133 to select the <e>backend</e> implementation: these are used by the other
134 domains (who use the <e>frontend</e> drivers) to communicate directly with
135 the hardware.
136 </p>
137
138 <p>
139 Of course, don't forget to select <c>Xen-compatible</c> at <c>Processor type and
140 features</c>. If you're wondering about networking: each interface in a domain
141 has a point-to-point link to an interface on domain 0 (called
142 <path>vifX.Y</path> where X is the domain number and Y the Yth interface of that
143 domain), so you can configure your network the way you want (bridging, NAT,
144 etc.)
145 </p>
146
147 <pre caption="Enabling Xen Support for i386 Kernels">
148 Processor type and features ---&gt;
149 Subarchitecture Type (Xen-compatible)
150 </pre>
151
152 <pre caption="Enabling Xen Support for x86_64 Kernels">
153 Processor type and features ---&gt;
154 Subarchitecture Type (PC-compatible)
155 [*] Enable Xen compatible kernel
156 [*] Support for hot-pluggable CPUs
157 </pre>
158
159 <pre caption="Domain-0 Kernel Config">
160 Bus options (PCI etc.) ---&gt;
161 [*] PCI support
162 [ ] Xen PCI Frontend Debugging
163
164 Networking ---&gt;
165 Networking options ---&gt;
166 &lt;*&gt; 802.1d Ethernet Bridging
167 <comment>Only required by bridged networking.</comment>
168
169 XEN ---&gt;
170 [*] Privileged Guest (domain 0)
171 &lt;*&gt; Backend driver support
172 &lt;*&gt; Block-device backend driver
173 &lt;*&gt; Network-device backend driver
174 &lt;*&gt; PCI-device backend driver
175 PCI Backend Mode (Virtual PCI) ---&gt;
176 [*] Scrub memory before freeing it to Xen
177 [*] Disable serial port drivers
178 Xen version compatibility (3.0.4 and later)
179 </pre>
180
181 <pre caption="Domain-U Kernel Config">
182 Bus options (PCI etc.) ---&gt;
183 [ ] PCI support
184
185 Device Drivers ---&gt;
186 SCSI device support ---&gt;
187 &lt; &gt; SCSI device support
188 <comment>Disabling SCSI support frees up the /dev/sd* device names
189 for use as Xen virtual block devices.</comment>
190
191 XEN ---&gt;
192 [ ] Privileged Guest (domain 0)
193 &lt;*&gt; Block-device frontend driver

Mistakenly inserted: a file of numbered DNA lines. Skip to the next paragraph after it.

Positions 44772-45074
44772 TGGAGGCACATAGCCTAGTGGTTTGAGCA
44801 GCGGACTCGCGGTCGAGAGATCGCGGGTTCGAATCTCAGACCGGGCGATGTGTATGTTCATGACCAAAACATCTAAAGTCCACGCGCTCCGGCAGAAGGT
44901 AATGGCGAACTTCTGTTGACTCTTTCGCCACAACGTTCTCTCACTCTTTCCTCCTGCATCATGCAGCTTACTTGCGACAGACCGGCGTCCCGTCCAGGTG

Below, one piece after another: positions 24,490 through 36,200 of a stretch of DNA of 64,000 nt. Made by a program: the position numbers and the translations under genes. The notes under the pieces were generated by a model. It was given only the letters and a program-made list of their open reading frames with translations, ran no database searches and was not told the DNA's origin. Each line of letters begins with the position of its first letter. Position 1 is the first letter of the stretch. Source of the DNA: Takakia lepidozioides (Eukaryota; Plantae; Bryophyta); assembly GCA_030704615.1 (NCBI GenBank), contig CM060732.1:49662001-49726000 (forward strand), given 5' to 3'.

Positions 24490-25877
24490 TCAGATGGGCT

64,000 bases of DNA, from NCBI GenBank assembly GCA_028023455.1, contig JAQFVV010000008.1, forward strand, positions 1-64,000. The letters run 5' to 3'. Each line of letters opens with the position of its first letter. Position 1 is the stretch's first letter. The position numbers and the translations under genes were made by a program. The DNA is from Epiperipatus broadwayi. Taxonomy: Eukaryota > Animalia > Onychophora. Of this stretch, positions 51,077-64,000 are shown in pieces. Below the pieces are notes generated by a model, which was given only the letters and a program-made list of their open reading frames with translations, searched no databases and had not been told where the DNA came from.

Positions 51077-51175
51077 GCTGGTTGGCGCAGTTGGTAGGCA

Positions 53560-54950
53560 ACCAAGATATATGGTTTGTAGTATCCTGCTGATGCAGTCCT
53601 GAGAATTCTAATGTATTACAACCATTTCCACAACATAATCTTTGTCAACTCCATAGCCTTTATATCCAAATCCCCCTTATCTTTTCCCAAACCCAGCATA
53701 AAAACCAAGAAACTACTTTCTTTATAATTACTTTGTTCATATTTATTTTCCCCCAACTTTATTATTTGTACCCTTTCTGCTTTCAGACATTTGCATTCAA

194 &lt;*&gt; Network-device frontend driver
195 [*] Scrub memory before freeing it to Xen
196 [*] Disable serial port drivers
197 Xen version compatibility (3.0.4 and later)
198 </pre>
199
200 <p>
201 A nice hint is to have the kernel make process store its intermediate object
202 files elsewhere so that you can reuse the same kernel tree to build different
203 configurations:
204 </p>
205
206 <pre caption="Building the Kernel">
207 ~# <i>mkdir -p ~/build/dom0 ~/build/domU</i>
208 ~# <i>make O=~/build/dom0 menuconfig</i>
209 <comment>(Configure the kernel)</comment>
210 ~# <i>make O=~/build/dom0 &amp;&amp; make O=~/build/dom0 modules_install</i>
211 </pre>
212
213 <p>
214 Once the kernel is built you'll find the kernel image immediately in the
215 build directory (not inside <path>arch/</path> or any other directory) called
216 <path>vmlinuz</path>. Copy it to <path>/boot</path> and then configure your
217 bootloader to use the Xen hypervisor (one of the components installed
218 previously) which is stored as <path>/boot/xen.gz</path>. In the bootloader
219 configuration, add your newly built kernel as the kernel that Xen should
220 boot. For instance, for GRUB:
221 </p>
222
223 <pre caption="GRUB Configuration for Xen">
224 title Xen 3.0 / Gentoo Linux 2.6.x.y
225 root (hd0,0)
226 kernel /boot/xen.gz
227 module /boot/kernel-2.6.x.y-xen0 root=/dev/hda3
228 </pre>
229
230 <p>
231 Now reboot your system into Xen. Once you are booted, you need to load the Xen
232 daemon:
233 </p>
234
235 <pre caption="Loading the Xen daemon">
236 ~# <i>/etc/init.d/xend start</i>
237 </pre>
238
239 <p>
240 Now check if you can do whatever you normally do on your system. If this is the
241 case, you can edit your bootloader configuration to always boot into Xen and add
242 the Xen deamon to the default runlevel so that it is started automatically
243 next time you boot.
244 </p>
245
246 <note>
247 If you wish to start guest domains automatically on boot add <c>xendomains</c>
248 to the default runlevel as well and create a symlink in
249 <path>/etc/xen/auto/</path> to the Xen configuration files for the domains
250 you wish to start.
251 </note>
252
253 </body>
254 </section>
255 </chapter>
256 <chapter>
257 <title>Creating an Unpriviledged Domain</title>
258 <section>
259 <title>Building the Kernel</title>
260 <body>
261
262 <p>
263 Go to the Xen-powered Linux kernel source and update the configuration. It is
264 wise to keep as many topics as possible similar to the main kernel except the
265 <c>XEN</c> settings where drivers should now have their <e>frontend</e>
266 implementation selected instead of the <e>backend</e>. Then build the kernel